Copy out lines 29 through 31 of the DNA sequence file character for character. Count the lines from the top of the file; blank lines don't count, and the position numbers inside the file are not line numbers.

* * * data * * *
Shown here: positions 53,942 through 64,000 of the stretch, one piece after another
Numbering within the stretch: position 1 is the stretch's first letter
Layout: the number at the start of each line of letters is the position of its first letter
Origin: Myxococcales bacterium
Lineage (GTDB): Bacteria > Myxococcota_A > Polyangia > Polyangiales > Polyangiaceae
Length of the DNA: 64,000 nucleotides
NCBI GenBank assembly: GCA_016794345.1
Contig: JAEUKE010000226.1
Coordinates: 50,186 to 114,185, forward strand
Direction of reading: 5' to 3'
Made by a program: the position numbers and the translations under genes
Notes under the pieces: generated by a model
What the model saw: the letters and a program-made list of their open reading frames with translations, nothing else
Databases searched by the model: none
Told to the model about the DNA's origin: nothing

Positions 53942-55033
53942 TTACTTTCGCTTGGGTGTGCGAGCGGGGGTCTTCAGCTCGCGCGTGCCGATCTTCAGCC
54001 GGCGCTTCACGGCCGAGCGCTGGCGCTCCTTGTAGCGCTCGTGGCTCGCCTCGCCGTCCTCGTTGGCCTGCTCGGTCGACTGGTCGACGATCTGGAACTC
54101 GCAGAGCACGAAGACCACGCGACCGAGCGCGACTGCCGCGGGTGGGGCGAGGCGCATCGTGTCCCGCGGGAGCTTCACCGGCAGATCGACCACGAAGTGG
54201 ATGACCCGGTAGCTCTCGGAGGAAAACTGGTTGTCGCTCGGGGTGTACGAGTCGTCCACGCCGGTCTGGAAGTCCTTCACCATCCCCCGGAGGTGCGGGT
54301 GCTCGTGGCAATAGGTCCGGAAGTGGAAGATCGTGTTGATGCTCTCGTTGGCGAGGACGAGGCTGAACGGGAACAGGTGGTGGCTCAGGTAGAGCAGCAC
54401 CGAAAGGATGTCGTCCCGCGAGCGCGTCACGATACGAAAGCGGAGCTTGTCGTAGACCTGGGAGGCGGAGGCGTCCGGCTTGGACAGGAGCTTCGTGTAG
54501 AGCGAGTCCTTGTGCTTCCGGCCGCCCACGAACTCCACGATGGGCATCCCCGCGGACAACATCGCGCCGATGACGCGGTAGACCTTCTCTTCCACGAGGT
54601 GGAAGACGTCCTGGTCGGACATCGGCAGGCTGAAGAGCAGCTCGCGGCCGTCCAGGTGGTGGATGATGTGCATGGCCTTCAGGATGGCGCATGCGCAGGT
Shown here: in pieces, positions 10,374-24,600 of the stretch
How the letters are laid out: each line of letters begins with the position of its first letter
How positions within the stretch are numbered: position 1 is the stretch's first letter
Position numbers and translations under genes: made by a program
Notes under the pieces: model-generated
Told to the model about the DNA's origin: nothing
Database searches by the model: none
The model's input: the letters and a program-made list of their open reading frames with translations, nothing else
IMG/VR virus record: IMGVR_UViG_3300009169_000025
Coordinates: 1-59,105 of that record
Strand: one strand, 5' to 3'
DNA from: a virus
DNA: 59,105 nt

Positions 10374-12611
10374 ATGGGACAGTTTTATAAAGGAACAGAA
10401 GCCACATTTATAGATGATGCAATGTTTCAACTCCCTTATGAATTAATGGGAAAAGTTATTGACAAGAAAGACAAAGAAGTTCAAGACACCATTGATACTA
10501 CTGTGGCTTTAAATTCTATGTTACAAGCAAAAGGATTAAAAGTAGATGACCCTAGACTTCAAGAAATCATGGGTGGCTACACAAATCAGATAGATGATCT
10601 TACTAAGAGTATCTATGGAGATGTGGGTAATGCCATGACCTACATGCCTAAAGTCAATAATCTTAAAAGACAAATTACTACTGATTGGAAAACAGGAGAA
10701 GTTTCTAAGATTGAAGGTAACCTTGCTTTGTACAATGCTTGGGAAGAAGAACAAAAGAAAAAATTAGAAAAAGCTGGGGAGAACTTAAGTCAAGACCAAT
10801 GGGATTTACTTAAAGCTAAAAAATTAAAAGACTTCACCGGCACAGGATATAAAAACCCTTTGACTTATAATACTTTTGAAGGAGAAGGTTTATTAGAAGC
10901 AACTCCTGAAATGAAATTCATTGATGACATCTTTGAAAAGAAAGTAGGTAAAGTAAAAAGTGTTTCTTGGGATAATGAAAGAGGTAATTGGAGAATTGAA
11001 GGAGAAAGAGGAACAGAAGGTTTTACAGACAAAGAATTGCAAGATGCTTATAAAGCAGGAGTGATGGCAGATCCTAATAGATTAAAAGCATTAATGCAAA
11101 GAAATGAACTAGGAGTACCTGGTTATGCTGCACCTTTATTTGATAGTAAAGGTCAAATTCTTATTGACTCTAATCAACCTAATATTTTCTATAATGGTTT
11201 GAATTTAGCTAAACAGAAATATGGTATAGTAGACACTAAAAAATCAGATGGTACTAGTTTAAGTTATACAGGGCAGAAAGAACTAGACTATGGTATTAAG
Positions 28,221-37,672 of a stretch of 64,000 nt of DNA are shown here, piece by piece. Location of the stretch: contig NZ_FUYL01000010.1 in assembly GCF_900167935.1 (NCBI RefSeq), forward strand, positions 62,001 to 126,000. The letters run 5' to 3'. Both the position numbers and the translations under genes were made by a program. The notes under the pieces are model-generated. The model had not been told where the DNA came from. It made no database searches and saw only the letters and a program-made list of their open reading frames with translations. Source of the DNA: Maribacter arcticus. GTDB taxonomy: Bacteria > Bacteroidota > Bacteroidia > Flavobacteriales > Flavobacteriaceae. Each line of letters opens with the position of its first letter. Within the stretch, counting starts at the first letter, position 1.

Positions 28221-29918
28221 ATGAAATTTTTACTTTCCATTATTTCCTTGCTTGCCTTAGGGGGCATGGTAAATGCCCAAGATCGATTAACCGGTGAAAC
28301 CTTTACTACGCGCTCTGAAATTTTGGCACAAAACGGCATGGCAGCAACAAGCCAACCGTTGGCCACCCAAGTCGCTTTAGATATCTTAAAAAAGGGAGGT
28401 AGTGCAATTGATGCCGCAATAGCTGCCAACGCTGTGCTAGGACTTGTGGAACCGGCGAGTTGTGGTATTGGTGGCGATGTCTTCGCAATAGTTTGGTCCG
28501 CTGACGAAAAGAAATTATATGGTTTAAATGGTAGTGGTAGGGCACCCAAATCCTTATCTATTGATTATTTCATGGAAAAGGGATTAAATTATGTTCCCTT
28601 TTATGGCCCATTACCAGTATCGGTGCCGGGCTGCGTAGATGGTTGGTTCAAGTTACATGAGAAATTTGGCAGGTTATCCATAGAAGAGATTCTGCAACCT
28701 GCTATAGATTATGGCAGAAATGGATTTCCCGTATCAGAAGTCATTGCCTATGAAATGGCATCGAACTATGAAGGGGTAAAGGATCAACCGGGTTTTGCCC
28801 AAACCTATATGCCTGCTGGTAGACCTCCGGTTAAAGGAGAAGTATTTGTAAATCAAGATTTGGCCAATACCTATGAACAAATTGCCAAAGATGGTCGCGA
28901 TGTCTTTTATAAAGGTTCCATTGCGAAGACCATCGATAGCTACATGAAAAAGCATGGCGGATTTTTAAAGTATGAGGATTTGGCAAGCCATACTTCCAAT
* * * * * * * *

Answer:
Notes under the pieces: model-generated
Told to the model about the DNA's origin: nothing
Database searches by the model: none